On a Wednesday afternoon in Manhattan, a man and a woman nestled closely beside each other on a bench in Washington Square Park. As the man leaned over and began gently massaging the woman’s upper thigh, she stabbed at the small bowl of mixed fruit in her lap with a fork and began to feed him.
According to the couple, this kind of display of public affection suits them. It’s physical, but not in a sexual way. It’s how they choose to care for each other, they explained.
“I am really shy, so I like hand-holding, I like kisses or little hugs here and there,” said Mariama Condé, a 22-year-old drama student at N.Y.U. “But I don’t think we would fully make out around here or in the middle of the park.”
Charlie Andreoulakis, 22, her boyfriend of one year, agreed: “We’re kind of on the same page. That’s why we’re together.”
The couple said they hadn’t given much thought to their views on public displays of affection, or P.D.A., until they were asked. But in talking it over, it quickly became clear how contextual feelings on the subject can be.
We all think we know which lines we’re willing to cross in public with the person we’re with, but are they drawn in pencil, or ink? What if you’re at a work event or around family? What if it’s still early in the relationship and you don’t want to cross boundaries? What if your partner enjoys a full-on French kiss at a bar and all you can muster up is a discreet lacing of fingers? And how does this affect the relationship?
Alexandria King, a project coordinator at a children’s art nonprofit, is not currently in a relationship. But she said that she has always loved P.D.A.
“We should hold hands or you should feel comfortable giving me a kiss in front of people, because I feel like our relationship isn’t only behind closed doors,” she said. Ms. King added that she probably wouldn’t be affectionate in a corporate or work space, but that she was fine doing so around family and friends or in public.
“Hand-holding, little pecks, light hugs, that type of thing,” she said.
When the topic of P.D.A. collides with celebrity relationships, fans with parasocial tendencies are quick to form theories about the meaning of this kiss or that hug.
Over Memorial Day weekend, many people on social media reacted to a video showing the actor Damson Idris and his girlfriend, the model Lori Harvey, at a Beyoncé concert. In one clip, Mr. Idris leans over to kiss her while swaying back and forth as Ms. Harvey cocks her head slightly to receive his kiss on her cheek before turning away and smiling.
Although the clip lasted just eight seconds, many online became self-certified body language experts. One Twitter user assumed the gesture meant she wasn’t “feeling” him. Another argued that maybe she just doesn’t like P.D.A. One person said that he’s just madly in love. Many suggested that a breakup was looming.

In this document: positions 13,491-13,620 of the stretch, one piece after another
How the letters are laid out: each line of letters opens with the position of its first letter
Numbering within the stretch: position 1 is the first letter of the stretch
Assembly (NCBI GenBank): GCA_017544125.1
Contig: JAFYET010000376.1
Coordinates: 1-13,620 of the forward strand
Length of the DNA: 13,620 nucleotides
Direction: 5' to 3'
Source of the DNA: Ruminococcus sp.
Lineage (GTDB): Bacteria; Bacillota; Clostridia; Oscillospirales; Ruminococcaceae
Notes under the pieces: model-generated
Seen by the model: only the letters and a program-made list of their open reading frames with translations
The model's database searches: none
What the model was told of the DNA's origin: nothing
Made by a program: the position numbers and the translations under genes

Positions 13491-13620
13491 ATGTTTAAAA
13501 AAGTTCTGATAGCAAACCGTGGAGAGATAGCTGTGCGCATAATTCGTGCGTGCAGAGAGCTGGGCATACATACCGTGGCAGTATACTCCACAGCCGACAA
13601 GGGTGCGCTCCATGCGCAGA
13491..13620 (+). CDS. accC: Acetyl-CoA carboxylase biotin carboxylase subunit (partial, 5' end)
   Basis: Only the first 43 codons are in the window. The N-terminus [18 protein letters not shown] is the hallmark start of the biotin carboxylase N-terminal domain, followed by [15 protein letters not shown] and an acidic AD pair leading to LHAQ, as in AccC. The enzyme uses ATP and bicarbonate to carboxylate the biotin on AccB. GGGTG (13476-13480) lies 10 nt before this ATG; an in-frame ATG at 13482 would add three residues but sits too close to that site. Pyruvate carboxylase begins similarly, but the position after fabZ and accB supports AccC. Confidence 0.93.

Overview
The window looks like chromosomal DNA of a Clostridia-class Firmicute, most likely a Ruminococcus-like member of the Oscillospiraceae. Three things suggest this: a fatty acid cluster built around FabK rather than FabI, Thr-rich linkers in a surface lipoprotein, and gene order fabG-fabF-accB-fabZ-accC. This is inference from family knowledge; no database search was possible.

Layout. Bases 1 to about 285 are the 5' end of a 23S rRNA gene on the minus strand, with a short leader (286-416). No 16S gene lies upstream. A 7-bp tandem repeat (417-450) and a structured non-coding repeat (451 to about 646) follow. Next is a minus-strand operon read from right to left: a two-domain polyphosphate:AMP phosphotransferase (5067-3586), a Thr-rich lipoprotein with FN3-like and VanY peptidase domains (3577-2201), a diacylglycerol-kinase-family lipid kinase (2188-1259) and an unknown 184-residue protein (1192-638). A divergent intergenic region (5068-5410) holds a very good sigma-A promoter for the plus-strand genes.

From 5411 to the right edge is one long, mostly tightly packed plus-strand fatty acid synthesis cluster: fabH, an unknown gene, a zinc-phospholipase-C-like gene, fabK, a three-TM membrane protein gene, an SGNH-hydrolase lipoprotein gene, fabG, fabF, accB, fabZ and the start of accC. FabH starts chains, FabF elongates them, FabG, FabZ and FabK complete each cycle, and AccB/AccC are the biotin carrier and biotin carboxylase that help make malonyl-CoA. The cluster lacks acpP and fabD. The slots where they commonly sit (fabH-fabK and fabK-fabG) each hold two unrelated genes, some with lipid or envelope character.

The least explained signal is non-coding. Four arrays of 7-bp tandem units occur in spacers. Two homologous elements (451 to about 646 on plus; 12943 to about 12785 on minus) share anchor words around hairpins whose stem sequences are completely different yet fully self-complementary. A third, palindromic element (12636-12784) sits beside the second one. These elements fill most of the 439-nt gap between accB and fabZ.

For the average person, being comfortable with P.D.A. is probably easier without the fear of cameras capturing every second, despite the rise of people filming strangers in public for content. But depending on the relationship dynamic, there are still other concerns over how it may be perceived or the discomfort a partner may have with it.
Ms. Condé, who is of West African descent and was raised Muslim, said that the one place she probably wouldn’t engage in P.D.A. with her boyfriend was around her family — “out of respect,” she said, and in deference to cultural norms. And being in an interracial relationship, they have received comments from passers-by for simply being together.
“They just go in on it like they’re complimenting, but it feels like ostracization in a way,” Ms. Condé said. “But it’s never made us not want to hold hands, it’ll just throw me off.”
David Mendoza, 29, a manager at a home health clinic, said that a difference in opinion over P.D.A. was one of the reasons he and his boyfriend broke up three weeks ago: “He’s not so into P.D.A., and I need P.D.A.”
“Our love language is different,” Mr. Mendoza added. “I’m very touchy, I want to hug him, hold his hands. He started slowly opening up to it, but he was forcing it and I was asking too much.”
Mr. Mendoza, who lives in the Hell’s Kitchen neighborhood of Manhattan, said that before the breakup, he would enjoy holding hands or even playfully grab his boyfriend’s butt at the movie theater, but they would never fully make out.
He said that his ex, who is younger than him, was very self-conscious about P.D.A. as a gay couple, and would look around to see who was watching and whether it was safe for them to be publicly affectionate.
“I used to be like that, but I just opened up myself a little bit more,” Mr. Mendoza said, adding that his ex would reassure him that he loved him, he just expresses it differently.
P.D.A., or a lack of it, isn’t always indicative of the health of a relationship. And sometimes a rejection of P.D.A. can have less to do with how you feel about the act and more to do with how you feel about the person. It’s difficult to determine, because there are so many factors, like location, context, identity and relationship status, that may affect our perspectives.
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Gina Cherelus is a reporter for The Times’s Styles desk who covers a range of topics including culture and trends. @jeanuh_
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